Athletes’ feet are exposed to many factors that increase their risk for a foot injury, including hard pavement, repetitive motions, and high-impact play. Depending on the type of sport, there may be a high risk for ankle sprains, stress fractures, or chronic heel pain. It is critical that athletes take measures to prevent injuries, such as wearing the correct shoes and increasing activity slowly. Our podiatrist in Bethesda provides more information below.
Types of Foot Injuries
The most common sports-related injuries include
- Ankle sprains. This is one of the most common sports-related injuries. If you believe you have a sprain, it’s important to be seen by our podiatrist immediately to make sure it’s not something more serious. It can be hard to tell a sprain from a fracture.
- Stress fractures. These tend to occur when you start a new sport or exercise plan, and are linked to improper shoes, hard pavement, or jumping in too quickly. Left untreated, a fracture can lead to chronic ankle instability, making it painful to play sports or run.
- Heel pain. Common for people that run or play sports on hard pavement, heel pain is generally caused by plantar fasciitis or nerve problems.
- Problems with the Achilles tendon. The Achilles tendon runs down the back of the leg. A sudden increase in repetitive, high-impact sports, can cause this tendon to become inflamed (Achilles tendonitis) and even degenerate (Achilles tendonosis).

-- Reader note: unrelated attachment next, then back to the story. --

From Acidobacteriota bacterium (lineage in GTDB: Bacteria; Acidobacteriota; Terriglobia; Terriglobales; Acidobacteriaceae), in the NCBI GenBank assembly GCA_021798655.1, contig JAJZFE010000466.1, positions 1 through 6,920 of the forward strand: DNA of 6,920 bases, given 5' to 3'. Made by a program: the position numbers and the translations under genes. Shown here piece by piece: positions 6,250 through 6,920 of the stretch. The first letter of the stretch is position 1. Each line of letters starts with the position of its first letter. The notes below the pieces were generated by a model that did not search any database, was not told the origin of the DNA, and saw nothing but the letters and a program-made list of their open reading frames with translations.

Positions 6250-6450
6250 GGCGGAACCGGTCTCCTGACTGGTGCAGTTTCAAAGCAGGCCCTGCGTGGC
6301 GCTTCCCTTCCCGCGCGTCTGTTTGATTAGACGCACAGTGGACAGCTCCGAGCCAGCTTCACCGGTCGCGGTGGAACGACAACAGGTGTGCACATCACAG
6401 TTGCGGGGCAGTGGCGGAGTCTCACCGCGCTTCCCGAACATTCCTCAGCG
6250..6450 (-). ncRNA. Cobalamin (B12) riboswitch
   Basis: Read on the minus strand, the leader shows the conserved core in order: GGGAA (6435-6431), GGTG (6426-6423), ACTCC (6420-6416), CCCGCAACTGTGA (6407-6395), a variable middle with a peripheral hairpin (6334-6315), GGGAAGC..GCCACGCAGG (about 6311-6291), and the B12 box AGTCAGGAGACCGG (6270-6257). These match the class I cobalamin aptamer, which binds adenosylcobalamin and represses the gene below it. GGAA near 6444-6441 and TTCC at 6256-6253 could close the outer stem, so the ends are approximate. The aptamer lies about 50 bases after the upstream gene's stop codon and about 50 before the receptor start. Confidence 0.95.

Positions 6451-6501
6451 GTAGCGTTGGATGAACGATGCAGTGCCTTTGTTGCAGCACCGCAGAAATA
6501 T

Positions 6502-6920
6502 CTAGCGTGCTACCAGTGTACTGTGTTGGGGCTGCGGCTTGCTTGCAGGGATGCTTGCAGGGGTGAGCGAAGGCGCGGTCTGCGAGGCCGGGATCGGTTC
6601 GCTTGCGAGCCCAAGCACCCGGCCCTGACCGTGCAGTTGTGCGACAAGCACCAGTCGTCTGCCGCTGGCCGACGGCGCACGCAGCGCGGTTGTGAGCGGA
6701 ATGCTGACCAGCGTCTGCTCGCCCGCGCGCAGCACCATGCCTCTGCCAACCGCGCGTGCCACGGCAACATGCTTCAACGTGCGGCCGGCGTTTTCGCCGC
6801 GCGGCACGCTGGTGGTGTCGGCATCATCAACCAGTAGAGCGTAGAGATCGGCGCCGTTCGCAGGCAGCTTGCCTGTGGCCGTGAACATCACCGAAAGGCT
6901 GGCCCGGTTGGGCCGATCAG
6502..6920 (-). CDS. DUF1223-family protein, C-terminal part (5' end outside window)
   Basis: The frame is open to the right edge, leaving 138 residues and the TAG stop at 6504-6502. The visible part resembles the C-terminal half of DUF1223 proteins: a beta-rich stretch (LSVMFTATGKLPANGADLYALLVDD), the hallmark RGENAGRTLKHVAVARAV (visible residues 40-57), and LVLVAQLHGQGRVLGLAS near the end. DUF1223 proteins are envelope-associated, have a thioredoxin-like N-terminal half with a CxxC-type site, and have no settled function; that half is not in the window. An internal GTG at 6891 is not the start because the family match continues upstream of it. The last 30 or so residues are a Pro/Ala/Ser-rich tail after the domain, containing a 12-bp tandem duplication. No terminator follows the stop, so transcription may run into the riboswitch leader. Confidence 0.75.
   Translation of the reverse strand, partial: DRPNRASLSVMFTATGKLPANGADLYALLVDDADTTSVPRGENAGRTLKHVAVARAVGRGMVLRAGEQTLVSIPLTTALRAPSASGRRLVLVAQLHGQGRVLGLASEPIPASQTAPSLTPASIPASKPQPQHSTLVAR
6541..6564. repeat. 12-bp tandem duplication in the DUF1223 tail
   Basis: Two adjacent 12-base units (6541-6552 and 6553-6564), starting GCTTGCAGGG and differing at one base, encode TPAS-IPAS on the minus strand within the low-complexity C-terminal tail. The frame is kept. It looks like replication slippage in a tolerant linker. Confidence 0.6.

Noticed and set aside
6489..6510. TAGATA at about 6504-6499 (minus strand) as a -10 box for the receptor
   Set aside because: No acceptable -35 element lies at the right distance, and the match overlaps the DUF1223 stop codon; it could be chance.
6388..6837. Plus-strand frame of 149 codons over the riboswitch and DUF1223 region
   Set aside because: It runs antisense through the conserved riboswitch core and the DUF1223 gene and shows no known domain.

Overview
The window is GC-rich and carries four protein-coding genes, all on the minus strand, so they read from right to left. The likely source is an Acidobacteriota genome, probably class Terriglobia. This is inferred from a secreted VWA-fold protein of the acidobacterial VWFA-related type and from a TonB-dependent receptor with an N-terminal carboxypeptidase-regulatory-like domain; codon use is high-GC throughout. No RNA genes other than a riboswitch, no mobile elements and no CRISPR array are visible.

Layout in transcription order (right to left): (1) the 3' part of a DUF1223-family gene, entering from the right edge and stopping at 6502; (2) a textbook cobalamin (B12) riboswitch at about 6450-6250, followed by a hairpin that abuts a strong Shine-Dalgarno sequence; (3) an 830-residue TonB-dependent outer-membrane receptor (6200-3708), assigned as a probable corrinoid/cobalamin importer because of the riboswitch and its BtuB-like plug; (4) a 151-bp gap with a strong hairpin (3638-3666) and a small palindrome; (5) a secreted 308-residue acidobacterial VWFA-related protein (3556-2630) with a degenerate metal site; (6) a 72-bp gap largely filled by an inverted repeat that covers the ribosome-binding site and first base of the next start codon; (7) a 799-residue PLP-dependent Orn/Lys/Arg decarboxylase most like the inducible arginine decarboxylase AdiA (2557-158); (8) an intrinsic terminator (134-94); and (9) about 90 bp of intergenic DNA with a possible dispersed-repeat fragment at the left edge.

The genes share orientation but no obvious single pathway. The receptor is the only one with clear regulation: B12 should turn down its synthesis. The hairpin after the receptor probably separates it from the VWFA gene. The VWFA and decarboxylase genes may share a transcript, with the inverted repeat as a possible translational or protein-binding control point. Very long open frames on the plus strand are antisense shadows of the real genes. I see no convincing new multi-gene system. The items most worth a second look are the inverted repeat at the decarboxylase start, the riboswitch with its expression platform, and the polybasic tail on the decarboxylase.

What To Do After A Sports-Related Injury
While it may be difficult for an athlete to stay off their feet and avoid exercise, that is exactly what they should do after an injury to ensure proper healing. Immobilize the foot, rest, apply ice, and elevate the leg. Compression socks can also be worn to reduce pain as well. Do not return to regular activity until you are healed!
Wear proper shoes, stretch before exercising, ease into new sports or exercise regimens, and listen to your body. If you experience foot pain, take a rest and visit our podiatrist for an evaluation.
Contact Our Podiatrist in Bethesda Today To Learn More!
The information provided in this article is not meant to be medical advice and is for educational purposes only. If you would like to learn more about this and other topics related to podiatry, feel free to contact The Podiatry Center, with convenient podiatry offices located in Bethesda by calling 301.660.8225 or by clicking here.